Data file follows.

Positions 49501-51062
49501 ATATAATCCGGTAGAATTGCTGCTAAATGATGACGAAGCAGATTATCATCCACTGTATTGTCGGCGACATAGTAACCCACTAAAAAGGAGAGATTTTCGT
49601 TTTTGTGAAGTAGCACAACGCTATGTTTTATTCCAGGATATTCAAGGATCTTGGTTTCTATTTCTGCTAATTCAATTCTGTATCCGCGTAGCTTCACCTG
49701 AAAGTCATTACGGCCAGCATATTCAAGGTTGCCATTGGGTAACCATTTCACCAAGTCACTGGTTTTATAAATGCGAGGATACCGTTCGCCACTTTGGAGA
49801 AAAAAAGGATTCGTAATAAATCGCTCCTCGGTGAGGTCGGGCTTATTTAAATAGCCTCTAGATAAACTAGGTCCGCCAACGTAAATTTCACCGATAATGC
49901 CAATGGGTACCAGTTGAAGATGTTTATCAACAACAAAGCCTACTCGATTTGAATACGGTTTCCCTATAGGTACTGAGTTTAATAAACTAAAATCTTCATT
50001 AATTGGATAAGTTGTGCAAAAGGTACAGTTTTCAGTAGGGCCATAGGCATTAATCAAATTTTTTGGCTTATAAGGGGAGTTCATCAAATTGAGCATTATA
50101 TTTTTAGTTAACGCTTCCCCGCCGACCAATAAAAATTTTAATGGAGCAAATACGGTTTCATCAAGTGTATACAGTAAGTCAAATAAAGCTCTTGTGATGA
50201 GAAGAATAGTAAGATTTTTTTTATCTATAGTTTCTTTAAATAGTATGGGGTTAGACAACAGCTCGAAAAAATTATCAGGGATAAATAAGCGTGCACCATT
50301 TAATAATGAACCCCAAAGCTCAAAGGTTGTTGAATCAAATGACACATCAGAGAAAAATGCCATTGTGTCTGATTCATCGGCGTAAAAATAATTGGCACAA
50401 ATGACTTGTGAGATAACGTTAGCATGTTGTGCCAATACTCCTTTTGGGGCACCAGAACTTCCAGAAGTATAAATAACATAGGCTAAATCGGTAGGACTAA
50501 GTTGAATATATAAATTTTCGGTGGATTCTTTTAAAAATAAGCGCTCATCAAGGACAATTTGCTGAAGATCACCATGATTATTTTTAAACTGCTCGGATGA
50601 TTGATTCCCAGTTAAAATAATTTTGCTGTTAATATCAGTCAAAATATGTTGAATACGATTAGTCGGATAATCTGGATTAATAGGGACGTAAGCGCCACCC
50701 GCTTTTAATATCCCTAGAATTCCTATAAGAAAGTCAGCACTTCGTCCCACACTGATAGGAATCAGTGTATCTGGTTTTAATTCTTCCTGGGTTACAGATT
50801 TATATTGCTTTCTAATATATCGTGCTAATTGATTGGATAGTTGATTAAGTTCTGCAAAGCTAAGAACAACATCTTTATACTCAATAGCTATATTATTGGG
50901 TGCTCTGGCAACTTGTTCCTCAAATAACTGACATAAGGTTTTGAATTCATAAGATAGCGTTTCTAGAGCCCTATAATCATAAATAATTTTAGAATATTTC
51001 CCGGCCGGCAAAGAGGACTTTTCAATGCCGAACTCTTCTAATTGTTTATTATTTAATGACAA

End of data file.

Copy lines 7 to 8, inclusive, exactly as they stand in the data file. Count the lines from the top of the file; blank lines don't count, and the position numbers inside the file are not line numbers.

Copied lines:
50001 AATTGGATAAGTTGTGCAAAAGGTACAGTTTTCAGTAGGGCCATAGGCATTAATCAAATTTTTTGGCTTATAAGGGGAGTTCATCAAATTGAGCATTATA
50101 TTTTTAGTTAACGCTTCCCCGCCGACCAATAAAAATTTTAATGGAGCAAATACGGTTTCATCAAGTGTATACAGTAAGTCAAATAAAGCTCTTGTGATGA